The Motley Fool Previous Page

3 Beyond-the-Numbers Takeaways

Keith Speights
August 6, 2012

If you only looked at the numbers with no context, you might be disappointed with the second-quarter earnings for dialysis services provider DaVita (NYSE: DVA  ) . The company announced earnings per share of $0.99, down from $1.03 in the same quarter last year.

As Foolish investors know, though, there is more to analyzing a company and its stock than just looking at the numbers. Here are three takeaways from DaVita's latest earnings results that go beyond the numbers.

1. There can be gaps when depending only on GAAP.
Any financial website you look to for DaVita's year-on-year earnings results will correctly show a 4.7% decrease. The company did indeed experience a decline in earnings following Generally Accepted Accounting Principles (GAAP). What GAAP doesn't address, however, is the "why" behind the numbers.

In DaVita's case, the lower earnings were due to a one-time event. The company accrued $78 million in connection with a settlement of litigation related to alleged false Epogen claims. In his comments during the earnings conference call, DaVita CEO Kent Thiry stated that the company didn't believe that any actual wrongdoing was committed but that "sometimes agreements like this are in your best interest."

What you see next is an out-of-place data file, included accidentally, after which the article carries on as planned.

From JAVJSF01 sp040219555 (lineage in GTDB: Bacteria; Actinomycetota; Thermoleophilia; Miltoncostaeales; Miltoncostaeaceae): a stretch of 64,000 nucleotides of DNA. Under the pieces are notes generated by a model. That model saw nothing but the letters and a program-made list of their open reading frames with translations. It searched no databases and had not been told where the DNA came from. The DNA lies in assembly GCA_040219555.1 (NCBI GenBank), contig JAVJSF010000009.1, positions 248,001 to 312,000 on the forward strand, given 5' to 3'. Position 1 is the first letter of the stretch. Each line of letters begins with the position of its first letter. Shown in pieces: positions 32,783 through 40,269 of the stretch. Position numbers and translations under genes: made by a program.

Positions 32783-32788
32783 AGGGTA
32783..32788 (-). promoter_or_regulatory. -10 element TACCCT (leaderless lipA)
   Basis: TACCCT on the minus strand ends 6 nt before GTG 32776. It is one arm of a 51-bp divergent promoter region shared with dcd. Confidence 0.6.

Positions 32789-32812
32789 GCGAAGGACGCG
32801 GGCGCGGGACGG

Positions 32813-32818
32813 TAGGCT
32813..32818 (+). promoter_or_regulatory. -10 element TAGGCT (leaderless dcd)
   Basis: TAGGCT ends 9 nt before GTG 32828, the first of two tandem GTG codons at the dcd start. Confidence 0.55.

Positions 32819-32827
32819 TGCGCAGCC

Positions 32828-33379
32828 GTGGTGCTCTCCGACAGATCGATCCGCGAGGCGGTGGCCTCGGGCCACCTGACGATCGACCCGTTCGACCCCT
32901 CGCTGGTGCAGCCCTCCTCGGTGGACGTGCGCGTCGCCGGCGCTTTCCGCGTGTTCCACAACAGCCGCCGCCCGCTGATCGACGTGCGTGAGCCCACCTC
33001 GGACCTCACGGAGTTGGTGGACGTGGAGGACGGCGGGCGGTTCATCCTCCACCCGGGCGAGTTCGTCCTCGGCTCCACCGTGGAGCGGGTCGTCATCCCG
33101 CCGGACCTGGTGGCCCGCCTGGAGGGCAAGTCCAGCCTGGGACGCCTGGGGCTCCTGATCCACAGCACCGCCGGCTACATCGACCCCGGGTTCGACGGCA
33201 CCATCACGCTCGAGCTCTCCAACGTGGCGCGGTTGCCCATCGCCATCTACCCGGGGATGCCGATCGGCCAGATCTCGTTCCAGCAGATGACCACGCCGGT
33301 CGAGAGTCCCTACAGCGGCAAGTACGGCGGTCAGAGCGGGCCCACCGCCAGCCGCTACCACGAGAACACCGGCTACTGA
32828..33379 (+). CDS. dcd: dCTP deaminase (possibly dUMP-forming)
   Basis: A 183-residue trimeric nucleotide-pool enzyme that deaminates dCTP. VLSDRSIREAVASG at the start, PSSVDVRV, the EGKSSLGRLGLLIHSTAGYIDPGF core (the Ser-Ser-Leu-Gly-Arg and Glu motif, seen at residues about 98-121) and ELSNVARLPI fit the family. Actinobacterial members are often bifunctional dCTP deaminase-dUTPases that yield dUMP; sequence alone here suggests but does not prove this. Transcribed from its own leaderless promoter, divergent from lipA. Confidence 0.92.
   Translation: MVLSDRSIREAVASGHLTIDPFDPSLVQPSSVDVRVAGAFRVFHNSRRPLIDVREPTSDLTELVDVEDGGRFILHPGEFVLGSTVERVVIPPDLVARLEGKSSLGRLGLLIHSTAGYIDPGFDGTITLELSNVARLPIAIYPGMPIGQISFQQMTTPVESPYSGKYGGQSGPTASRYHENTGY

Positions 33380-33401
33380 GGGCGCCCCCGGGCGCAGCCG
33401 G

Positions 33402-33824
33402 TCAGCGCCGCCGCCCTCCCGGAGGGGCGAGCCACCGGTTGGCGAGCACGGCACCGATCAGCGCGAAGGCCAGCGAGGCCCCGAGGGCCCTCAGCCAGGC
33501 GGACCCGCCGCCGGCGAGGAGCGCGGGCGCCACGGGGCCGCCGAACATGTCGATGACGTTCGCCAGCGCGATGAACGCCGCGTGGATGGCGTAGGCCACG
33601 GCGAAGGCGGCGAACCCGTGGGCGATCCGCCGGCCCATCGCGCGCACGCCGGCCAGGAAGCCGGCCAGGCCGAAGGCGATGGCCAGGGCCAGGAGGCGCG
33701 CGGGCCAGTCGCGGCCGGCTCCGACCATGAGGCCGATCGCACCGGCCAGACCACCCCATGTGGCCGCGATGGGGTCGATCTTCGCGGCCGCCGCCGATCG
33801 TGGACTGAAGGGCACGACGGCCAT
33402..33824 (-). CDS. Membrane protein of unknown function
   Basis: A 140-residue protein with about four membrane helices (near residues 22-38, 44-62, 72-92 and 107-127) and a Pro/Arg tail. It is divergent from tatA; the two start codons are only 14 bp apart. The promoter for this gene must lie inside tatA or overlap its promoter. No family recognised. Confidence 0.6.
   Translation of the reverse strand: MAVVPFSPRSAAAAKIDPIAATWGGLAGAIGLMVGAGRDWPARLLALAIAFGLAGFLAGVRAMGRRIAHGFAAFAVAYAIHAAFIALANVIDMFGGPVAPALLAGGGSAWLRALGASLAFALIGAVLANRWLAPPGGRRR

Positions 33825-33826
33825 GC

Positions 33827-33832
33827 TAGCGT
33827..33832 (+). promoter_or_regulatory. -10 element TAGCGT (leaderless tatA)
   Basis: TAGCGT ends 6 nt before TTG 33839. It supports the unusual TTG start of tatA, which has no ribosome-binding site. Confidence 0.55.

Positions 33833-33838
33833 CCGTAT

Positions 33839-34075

DaVita's earnings excluding one-time events were nearly 25% higher than in the same quarter last year.

2. Growing pains can accompany growth.
DaVita received $4 million in revenue during the quarter from its international services. However, the company lost $12 million from those operations and expects to lose over $30 million for the full year. These losses primarily reflect higher legal and professional fee expenses related to its international expansion.

The company is new to the international market. Its first real efforts began only in the fourth quarter of 2011, starting with 11 dialysis centers in three countries -- Germany, India, and Singapore. DaVita's international presence now includes Malaysia and Saudi Arabia. It plans to begin operating in China later this year.

According to U.S. Renal Data Systems, the prevalence of end stage renal disease (ESRD), which requires regular dialysis, is growing annually in virtually every country reporting data. While DaVita could encounter more losses with its international efforts in the near-term, the opportunities look promising over the long run.

3. The future looks good.
DaVita raised the low end of its operating income guidance for 2012 by $45 million. The company sees good days ahead, and they're not alone. Warren Buffett's Berkshire Hathaway (NYSE: BRK-B